News

Women crush record in soggy ’14 Alpine Adventure Run

140720_Tasha_FolsomOn a day that seemed almost guaranteed to produce no record times, two Sitka women on Saturday (7-19-14) crushed the course record in the 21st Alpine Adventure Run. Tasha Folsom took first place in the women’s event, with a time of 1:18:10 -- a full two minutes faster than the record set last year by New York runner Emily deLaBruyere. Second-place woman Emily Routon also beat last year's record time.

Sitka father, son finish 3,000 mile trans-America run

David Wilcox (l.), Brett Wilcox, Olivia Wilcox, and Kris Wilcox were met by large crowds in Ocean City, NJ, as they wrapped up their 6-month, 3,000 mile run. (RunningTheCountry.com photo)A father-son team from Sitka has completed a six-month run across the United States. Brett and David Wilcox ran into Ocean City, New Jersey, on Saturday (7-19-14), after covering 3,000 miles on foot. The project was intended to raise awareness about the hazards of genetically-modified foods.

Gull-egg harvest gets boost from Congress

Glaucous-winged gulls nest in Glacier Bay. Federal legislation allows Hoonah Tlingits to harvest their eggs.(Courtesy National Park Service.)The measure is one of 16 included in a package of land-use bills recently passed by the United States Senate.

A whale of a tale: Sitka pilot goes viral

Murray's float plane coming in for a landing, and the mist of the whale's breath. (Courtesy of Thomas Hamm/Break.com).A 48-second YouTube video catching the swift reactions of a Sitka float plane pilot went viral this past week. KCAW tracked down the pilot and the man who took the video to bring us the full story of how a routine flight in Southeast Alaska made waves on news programs and websites around the world.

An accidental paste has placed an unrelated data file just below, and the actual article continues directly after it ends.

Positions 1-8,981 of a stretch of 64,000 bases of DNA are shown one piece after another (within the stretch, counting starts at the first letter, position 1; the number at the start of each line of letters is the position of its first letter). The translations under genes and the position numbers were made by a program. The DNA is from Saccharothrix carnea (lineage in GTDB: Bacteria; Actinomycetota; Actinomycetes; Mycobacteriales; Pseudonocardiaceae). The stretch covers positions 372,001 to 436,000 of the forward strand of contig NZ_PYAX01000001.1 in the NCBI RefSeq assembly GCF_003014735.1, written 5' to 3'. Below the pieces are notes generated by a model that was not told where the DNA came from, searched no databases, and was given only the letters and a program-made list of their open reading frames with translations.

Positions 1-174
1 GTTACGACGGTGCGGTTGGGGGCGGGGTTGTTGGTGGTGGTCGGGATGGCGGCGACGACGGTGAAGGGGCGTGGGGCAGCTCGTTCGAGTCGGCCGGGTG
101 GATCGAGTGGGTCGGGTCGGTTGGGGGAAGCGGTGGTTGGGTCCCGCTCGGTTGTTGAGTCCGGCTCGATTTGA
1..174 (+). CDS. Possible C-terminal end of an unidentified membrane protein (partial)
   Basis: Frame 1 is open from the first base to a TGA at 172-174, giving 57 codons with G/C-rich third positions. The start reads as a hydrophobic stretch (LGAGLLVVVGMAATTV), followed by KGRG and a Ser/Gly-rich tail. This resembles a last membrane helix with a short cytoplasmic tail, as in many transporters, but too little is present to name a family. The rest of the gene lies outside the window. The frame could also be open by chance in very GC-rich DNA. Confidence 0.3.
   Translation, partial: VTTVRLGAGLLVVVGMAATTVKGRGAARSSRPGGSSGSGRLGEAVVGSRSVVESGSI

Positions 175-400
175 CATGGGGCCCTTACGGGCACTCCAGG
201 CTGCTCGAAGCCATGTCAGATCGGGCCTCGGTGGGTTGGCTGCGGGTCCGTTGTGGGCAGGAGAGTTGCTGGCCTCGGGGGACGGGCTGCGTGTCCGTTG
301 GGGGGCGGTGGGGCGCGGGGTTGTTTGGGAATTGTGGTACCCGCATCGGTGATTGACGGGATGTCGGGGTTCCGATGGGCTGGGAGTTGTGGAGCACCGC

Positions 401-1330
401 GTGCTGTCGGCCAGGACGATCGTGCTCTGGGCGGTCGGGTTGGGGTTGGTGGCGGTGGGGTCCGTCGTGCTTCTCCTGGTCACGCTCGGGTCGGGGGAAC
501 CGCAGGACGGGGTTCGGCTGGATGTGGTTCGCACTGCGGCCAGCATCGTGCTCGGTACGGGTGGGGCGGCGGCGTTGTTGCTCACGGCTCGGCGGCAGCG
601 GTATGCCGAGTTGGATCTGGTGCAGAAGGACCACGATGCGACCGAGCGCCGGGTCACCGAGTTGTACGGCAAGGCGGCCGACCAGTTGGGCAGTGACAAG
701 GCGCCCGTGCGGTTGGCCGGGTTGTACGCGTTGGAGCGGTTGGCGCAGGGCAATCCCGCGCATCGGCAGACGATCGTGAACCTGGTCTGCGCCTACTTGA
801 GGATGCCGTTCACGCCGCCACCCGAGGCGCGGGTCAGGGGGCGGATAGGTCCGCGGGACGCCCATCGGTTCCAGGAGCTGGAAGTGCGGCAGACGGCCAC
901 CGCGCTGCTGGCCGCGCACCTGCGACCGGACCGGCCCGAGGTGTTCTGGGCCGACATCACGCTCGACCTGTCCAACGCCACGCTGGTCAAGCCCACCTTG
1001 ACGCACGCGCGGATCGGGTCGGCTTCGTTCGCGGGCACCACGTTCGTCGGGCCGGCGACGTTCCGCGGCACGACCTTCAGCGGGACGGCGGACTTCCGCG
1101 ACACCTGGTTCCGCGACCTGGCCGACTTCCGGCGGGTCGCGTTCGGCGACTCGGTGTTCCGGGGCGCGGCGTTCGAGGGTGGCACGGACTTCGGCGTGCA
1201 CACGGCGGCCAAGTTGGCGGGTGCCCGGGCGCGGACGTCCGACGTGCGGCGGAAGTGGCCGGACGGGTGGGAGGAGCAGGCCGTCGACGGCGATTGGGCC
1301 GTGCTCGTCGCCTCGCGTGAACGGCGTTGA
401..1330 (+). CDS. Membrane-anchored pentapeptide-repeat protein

Work on HPR to stretch into September

Work on Sitka’s Halibut Point Road will extend into the fall, several weeks longer than originally planned, after contractors ran into some unexpected obstacles buried within the road bed.

State road projects in Sitka at $70-million and climbing

While Halibut Point Road repaving remains stalled, crews are beginning the $2-million project on Harbor Drive. (KCAW photo/Robert Woolsey)The state has spent nearly $70-million on transportation projects in Sitka over the last five years, and there’s more on the way -- a single-lane gravel road into Katlian Bay. Al Clough, the regional director for the Department of Transportation, recapped the DOT's plans in Sitka for the Chamber of Commerce (7-16-14).

More fish for the taking at Redoubt

Sitka resident and ADF&G biologist Patrick Fowler dipnetting for sockeye at Redoubt in early July, 2014. (KCAW photo/Rebecca LaGuire)As of July 16, subsistence fishermen trekking out to Redoubt Bay can catch up to 25 sockeye salmon at a time, up from a 10-fish limit earlier this summer. Sport fishermen will see possession limits rise to six sockeye, from four.

‘Romeo’ a story of transformation, tragedy

Romeo was fully wild, but social. He often mingled with Juneau dogs. (David Wilson photo)His name was Romeo, and his story is almost as tragic as his Shakespearian namesake’s. Author Nick Jans has just published A Wolf Called Romeo about the black wolf which captivated Juneau residents for seven winters, before being illegally taken by a hunter in 2009. Jans will be in Sitka this Sunday (7-20-14) for a signing at Old Harbor books.

Consultants to help streamline Sitka administration

Unlike most other departments, the city administration has no master plan. (KCAW photo/Robert Woolsey)Municipal Solutions, based in Phoenix, Arizona, was in Sitka last week to meet with city officials. They’ll spend the next few months reviewing operations in city hall from the ground up, and -- hopefully -- identify efficiencies and savings.

The White Elephant at a crossroads

The White Elephant Shop. (KCAW/photo by Greta Mart)There are now a handful of thrift shops and consignment stores in Sitka, but for decades there was only one: The White Elephant. In business for over 50 years, the White E -- as locals call it -- has contributed millions of dollars to support nonprofits, and to assist individuals in need of a helping hand. Until recently, the organization was run exclusively by volunteers